Police charge Madawaska man after St. Bernards starve to death

9 April 2012

MADAWASKA – Police charged 38-year-old Lee Mangos of Madawaska with a civil infraction of cruelty to animals after two dogs that were in his charge starved to death, and a third dog was near starvation when police arrived at his rented home on March 20.

After receiving an anonymous phone tip, police went to Mangos’ residence to investigate a report that he had two deceased adult St. Bernards in his garage.

“Once I received the complaint, I needed to follow up on this,” said Madawaska Police Chief Carroll Theriault.

Theriault said it appeared nobody was home when they arrived, but that officers were greeted by Diesel, a collie shepherd mix who barked at them when they knocked on the door. Diesel was thin, but seemed otherwise healthy according to Theriault. He said he looked through windows, but did not see any sign of a deceased dog, though he noted that conditions in and around the home were deteriorated. Police returned to the station, where Mangos arrived within a half hour after police left his home.

Theriault said Mangos was cooperative and admitted that the two deceased dogs were in his garage and that he was waiting for the ground to thaw so he could bury them. Police returned to the home and removed the dogs.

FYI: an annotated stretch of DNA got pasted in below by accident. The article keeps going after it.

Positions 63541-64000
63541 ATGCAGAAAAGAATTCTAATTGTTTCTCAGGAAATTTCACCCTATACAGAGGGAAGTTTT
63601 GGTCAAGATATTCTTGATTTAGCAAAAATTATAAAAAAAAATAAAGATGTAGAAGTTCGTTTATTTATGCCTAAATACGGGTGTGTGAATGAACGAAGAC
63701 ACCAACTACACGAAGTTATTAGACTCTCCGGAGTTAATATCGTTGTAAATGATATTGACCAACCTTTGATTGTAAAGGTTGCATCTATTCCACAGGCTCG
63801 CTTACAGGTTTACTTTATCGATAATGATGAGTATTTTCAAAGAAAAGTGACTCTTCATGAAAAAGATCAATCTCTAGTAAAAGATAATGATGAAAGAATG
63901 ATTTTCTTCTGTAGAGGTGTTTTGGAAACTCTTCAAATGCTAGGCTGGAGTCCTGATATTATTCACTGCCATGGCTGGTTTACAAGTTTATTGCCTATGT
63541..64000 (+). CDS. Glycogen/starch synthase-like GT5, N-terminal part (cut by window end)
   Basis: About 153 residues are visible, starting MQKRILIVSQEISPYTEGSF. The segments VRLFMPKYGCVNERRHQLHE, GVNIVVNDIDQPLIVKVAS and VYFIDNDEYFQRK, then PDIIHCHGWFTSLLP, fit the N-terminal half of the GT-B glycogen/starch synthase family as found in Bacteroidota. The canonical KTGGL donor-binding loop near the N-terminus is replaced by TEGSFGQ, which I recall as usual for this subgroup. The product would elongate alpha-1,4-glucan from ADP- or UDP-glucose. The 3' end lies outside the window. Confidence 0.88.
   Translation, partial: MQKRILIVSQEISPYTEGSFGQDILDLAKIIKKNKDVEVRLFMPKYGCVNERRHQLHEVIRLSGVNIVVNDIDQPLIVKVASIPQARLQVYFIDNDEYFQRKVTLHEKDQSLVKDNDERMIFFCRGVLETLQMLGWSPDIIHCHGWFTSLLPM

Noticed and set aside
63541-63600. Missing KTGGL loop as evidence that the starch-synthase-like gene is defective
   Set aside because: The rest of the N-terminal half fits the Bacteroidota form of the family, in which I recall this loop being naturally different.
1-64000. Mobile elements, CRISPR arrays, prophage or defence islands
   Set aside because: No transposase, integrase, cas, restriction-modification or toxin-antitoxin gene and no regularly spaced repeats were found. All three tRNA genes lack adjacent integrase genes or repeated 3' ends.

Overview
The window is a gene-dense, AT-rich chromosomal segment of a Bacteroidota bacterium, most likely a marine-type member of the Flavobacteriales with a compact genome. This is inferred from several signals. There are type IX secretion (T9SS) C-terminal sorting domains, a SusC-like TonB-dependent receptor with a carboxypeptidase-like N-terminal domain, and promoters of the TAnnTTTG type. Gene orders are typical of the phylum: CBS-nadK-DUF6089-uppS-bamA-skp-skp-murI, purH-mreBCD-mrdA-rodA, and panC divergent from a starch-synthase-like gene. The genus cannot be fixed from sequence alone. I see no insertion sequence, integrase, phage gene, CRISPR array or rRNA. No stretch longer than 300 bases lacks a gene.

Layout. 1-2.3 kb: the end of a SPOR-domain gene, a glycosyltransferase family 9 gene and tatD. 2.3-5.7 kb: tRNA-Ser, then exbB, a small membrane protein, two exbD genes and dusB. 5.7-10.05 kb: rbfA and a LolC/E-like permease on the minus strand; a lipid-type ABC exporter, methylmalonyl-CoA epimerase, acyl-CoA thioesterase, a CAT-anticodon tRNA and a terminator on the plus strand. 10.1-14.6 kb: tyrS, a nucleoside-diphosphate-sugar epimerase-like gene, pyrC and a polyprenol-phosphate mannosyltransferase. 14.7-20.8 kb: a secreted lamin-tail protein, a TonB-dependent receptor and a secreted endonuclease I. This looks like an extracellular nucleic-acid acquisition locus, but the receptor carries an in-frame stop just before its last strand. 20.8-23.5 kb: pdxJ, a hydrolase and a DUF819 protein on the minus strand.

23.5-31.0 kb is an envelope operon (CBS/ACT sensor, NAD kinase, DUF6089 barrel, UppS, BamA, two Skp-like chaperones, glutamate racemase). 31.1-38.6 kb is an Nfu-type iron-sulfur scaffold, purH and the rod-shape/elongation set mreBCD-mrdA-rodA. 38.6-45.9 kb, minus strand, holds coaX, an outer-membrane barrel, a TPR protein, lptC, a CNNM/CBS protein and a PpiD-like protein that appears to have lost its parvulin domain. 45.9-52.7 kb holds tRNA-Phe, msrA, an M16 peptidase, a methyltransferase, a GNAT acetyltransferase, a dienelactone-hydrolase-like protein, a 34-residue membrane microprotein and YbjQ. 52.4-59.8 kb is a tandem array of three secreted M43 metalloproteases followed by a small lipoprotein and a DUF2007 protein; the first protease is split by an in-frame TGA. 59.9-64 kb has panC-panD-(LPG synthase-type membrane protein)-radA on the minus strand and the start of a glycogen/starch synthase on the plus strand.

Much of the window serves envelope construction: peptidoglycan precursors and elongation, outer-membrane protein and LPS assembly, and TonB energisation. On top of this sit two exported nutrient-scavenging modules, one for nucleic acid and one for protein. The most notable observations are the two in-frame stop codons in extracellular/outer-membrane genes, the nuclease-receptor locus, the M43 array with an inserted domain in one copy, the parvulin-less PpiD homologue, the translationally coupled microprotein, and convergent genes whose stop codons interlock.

“It was very apparent that they had probably died from starvation from their physical appearance,” said Theriault. “I could count every rib.”

Mangos signed over Diesel to an animal humane officer who transported the dog to the Central Aroostook Humane Society shelter in Presque Isle.

In a phone interview, Mangos reported that he was upset that the dogs had died. He said he was involved in a “nasty divorce,” and that his ex was supposed to help him with the dogs that he bought for her.

 “This was not done intentionally,” said Mangos. “I was in a very bad financial rut. When my ex-wife left, I told her that I could not take care of those dogs.”

Because the dogs were in his charge, however, Theriault said the responsibility for their health resided with Mangos.

Mangos said he did all he could to try and feed the dogs, but the help his ex-wife promised never came and he could barely afford to survive himself, let alone care for the dogs properly.

“I went days without eating myself, just so they could eat,” said Mangos. “Because they were St. Bernards, and eating human food they weren’t getting the nutrients they needed.”